Leading the Way: Business Innovation & Multilaterlism in Working Toward the SDGs
The United States Council for International Businesses (USCIB) is a key global leadership and advocacy organization, comprising a membership of 300+ multinational businesses and representing around a third of all Fortune 500 companies. It is a key voice in international sustainability and policy. This month, we spoke with Norine Kennedy – Senior Vice President, Policy and Global Strategy, at the USCIB – where she is the lead environment, energy and climate change expert for the organization, promoting U.S. business participation in international environmental policy.
You’ve been working at the forefront of sustainability and business innovation for over 20 years – could you share a bit about what has driven and inspired you and shaped your journey? What are the biggest insights and learnings you’ve gained along the way? What do you foresee as the biggest opportunities and challenges for business innovation around issues of sustainability and climate – currently and moving into the future?
Norine: There is a tongue in cheek turn of phrase that probably applies to almost anyone who spends their time in New York where I’m based: “The journey of 1,000 steps actually begins with the words – I know a shortcut.” Well, I learned early on in my career that there is no shortcut when it comes to advancing sustainability. And I also realized you should never be discouraged by political headwinds, by slow decision-making, or by setbacks or roadblocks. Even more than the passion to make a difference, the pursuit of sustainability requires you to make a double commitment: to innovation and to perseverance.
For me, sustainable development is the ultimate expression of international relations, which was the focus of my studies in university. While much of that academic coursework seemed primarily concerned with conflict and hegemony, what really fascinated me were the much rarer possibilities for progress when 190+ countries succeeded in working together. And I think that’s one of the reasons that the UN’s 2030 Agenda – which was agreed by all UN Member States and includes the Sustainable Development Goals, the Paris Climate Agreement and Financing for Development – is so important. I have long paid close attention to opportunities for collective ingenuity and problem solving – even among diverse and disparate actors — directed at making the world better for everyone. This is my vision of what multilateralism should aim for, because without it, advancing the sustainability agenda is simply impossible.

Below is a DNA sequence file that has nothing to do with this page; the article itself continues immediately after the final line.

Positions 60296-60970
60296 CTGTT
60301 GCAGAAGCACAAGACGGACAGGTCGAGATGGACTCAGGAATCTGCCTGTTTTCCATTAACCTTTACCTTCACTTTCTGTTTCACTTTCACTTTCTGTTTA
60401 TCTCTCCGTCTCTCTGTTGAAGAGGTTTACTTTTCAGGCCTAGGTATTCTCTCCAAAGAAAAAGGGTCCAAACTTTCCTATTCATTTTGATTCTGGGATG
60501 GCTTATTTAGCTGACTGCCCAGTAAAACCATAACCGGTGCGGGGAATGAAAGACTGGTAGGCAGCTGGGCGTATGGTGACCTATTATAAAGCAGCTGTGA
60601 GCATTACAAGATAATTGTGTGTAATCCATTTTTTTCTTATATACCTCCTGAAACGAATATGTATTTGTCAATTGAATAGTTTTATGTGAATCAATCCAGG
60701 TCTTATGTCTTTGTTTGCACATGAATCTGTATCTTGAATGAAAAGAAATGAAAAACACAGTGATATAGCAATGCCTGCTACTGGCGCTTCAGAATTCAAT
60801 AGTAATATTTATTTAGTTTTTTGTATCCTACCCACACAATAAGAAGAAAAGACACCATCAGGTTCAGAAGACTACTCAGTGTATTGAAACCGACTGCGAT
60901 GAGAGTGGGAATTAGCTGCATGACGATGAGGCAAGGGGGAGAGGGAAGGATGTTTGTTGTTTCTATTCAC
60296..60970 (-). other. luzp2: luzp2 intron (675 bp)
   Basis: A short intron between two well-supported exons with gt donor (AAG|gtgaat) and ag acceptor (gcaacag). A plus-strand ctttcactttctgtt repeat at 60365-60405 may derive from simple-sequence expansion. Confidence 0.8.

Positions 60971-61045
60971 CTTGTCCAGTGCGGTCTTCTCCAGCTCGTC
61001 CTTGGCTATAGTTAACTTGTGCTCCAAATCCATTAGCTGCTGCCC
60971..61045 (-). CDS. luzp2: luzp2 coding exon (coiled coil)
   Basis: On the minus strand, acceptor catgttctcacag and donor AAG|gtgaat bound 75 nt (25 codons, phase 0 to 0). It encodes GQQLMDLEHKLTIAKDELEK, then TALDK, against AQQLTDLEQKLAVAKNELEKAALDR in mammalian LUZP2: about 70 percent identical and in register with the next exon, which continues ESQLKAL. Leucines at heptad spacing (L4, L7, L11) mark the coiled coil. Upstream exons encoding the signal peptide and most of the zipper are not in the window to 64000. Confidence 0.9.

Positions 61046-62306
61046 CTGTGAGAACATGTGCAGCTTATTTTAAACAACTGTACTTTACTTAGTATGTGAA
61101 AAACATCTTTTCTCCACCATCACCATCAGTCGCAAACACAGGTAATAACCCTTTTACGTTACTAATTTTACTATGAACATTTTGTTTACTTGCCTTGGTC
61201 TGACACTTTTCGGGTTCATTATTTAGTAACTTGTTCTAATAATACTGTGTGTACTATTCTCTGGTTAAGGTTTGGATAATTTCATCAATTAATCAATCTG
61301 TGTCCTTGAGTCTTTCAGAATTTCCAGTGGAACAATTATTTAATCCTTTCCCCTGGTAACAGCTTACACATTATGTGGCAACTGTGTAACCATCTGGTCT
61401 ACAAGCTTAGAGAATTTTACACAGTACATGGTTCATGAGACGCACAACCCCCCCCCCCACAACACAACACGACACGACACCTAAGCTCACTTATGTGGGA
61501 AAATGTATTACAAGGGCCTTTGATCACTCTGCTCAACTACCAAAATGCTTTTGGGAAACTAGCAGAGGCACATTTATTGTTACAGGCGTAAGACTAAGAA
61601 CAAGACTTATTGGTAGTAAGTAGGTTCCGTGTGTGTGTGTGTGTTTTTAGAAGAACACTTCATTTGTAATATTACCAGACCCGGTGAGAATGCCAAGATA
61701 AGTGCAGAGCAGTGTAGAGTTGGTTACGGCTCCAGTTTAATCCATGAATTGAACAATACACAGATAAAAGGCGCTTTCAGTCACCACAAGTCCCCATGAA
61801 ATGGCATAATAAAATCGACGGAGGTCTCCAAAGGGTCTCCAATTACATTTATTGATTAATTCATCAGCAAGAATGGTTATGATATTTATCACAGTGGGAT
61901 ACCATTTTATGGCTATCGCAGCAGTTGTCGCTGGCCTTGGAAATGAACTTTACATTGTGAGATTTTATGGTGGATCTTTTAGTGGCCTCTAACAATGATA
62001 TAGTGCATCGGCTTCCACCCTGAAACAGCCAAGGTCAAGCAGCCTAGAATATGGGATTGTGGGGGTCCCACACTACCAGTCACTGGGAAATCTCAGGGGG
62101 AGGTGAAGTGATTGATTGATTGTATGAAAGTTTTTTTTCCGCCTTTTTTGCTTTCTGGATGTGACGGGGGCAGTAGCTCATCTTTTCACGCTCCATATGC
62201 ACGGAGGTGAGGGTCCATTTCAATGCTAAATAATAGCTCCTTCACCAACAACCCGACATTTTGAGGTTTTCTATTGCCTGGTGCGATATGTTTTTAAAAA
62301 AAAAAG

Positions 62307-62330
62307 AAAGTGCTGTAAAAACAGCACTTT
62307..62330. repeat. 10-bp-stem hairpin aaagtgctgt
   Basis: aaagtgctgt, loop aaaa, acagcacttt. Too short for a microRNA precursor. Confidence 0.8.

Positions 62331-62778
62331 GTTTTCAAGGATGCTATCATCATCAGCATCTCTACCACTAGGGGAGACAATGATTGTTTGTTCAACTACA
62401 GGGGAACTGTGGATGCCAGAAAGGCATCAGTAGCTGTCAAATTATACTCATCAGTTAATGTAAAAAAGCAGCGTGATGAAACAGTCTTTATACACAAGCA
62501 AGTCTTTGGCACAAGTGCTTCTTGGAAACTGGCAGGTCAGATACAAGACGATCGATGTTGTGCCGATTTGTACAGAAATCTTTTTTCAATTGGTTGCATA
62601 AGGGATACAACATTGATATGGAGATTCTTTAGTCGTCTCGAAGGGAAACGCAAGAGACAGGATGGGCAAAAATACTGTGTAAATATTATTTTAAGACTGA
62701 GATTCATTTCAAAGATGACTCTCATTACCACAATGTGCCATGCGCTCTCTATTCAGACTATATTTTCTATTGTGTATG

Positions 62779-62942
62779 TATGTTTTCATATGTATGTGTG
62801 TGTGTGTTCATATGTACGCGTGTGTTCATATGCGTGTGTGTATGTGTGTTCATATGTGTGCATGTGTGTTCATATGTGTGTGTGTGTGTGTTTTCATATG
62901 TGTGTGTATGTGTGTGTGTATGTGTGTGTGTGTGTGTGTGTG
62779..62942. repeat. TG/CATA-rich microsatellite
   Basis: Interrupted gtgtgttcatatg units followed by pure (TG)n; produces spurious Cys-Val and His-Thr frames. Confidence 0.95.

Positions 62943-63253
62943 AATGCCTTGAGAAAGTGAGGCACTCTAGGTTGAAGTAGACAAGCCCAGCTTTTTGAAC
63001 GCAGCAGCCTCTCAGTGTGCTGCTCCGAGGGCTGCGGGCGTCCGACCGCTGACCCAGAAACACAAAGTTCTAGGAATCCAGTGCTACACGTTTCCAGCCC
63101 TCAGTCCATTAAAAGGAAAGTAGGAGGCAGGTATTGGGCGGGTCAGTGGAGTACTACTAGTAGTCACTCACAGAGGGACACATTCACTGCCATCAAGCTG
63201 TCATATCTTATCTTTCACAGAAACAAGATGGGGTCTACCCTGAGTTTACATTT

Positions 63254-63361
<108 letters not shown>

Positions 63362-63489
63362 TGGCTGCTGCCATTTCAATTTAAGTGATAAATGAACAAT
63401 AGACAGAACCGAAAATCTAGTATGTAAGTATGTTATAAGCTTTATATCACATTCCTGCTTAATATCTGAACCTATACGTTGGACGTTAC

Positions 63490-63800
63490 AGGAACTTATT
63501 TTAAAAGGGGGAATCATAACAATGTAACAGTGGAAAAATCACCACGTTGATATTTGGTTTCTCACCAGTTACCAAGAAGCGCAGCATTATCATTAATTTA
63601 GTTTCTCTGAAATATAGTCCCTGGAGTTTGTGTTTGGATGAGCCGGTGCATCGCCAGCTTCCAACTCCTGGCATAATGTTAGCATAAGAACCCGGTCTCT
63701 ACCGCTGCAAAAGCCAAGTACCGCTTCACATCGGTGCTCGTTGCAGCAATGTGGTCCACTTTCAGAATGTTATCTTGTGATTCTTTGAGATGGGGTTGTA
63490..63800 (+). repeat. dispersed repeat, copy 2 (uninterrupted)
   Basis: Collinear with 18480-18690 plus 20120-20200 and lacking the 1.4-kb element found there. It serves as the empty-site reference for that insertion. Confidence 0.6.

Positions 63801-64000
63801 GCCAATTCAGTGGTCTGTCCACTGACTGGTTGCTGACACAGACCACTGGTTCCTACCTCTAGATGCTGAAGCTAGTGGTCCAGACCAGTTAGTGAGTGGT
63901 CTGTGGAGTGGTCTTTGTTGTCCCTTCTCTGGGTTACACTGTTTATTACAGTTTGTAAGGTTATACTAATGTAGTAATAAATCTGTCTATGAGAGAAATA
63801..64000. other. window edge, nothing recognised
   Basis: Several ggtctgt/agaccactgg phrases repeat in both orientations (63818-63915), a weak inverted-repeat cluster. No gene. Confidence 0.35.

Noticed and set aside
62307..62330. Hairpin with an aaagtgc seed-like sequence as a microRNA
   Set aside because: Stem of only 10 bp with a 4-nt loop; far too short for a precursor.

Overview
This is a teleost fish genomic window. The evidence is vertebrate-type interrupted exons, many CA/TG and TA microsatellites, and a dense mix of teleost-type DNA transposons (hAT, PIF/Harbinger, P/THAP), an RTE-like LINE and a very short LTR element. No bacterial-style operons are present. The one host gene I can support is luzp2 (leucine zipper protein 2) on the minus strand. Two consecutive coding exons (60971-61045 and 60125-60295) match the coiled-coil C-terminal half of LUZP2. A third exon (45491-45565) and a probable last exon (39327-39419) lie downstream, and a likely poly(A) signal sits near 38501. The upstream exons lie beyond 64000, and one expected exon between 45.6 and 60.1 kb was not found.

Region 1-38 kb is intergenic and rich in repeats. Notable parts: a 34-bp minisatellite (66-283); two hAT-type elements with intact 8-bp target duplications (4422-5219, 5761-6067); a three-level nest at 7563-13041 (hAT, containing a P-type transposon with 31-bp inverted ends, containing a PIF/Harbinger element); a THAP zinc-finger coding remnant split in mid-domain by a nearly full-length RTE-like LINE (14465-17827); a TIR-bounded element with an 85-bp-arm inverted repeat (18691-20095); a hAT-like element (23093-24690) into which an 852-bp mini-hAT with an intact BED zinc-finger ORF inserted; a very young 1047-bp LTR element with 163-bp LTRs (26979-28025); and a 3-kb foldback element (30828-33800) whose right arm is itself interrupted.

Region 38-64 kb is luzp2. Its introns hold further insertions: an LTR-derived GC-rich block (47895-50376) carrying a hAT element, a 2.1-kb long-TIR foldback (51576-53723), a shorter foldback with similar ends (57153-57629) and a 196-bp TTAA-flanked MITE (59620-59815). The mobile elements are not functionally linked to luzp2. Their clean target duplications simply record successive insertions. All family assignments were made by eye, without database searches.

“Even more than the passion to make a difference, the pursuit of sustainability requires you to make a double commitment: to innovation and to perseverance.”
And the rapid speed of change in the space, the levels of complexity involved have shown me time and again the importance of taking a step back to see the big picture of sustainable development. Different viewers see different elements, and each time we look, we notice something else that wasn’t visible before: and especially as science progresses, and as big data becomes widely accessible, the international community is developing a clearer understanding of what it needs to focus on, and how it can make a positive contribution – for example to the fabric of biodiversity, or to addressing the impacts of a changing climate.
Having spent a lot of time with leaders and colleagues from some of the World’s largest businesses, who have often travelled long distances and given up weekends to participate in some of the key processes and negotiations that have shaped the Sustainability landscape we now have in front of us, I am convinced that business is a central and under-appreciated agent for sustainability in society and in the multilateral system. While some assert that business is concerned only with the short term, my experience is just the opposite. A business cannot simply embrace the status quo and expect to be successful for very long – insights, innovation, and investment are required, across all of the economy, as well as all of society.
I feel fortunate to have worked and to be able to continue to work with business visionaries in every sector, not just in the United States where I am based, but also through the global business organizations that USCIB is linked with – the International Chamber of Commerce, Business at OECD and the International Organization of Employers. Between us we represent over 50 million businesses of all sizes, and over 1 billion employees, which gives you some idea of the impact – and responsibility – these organizations have to engage with Sustainability issues.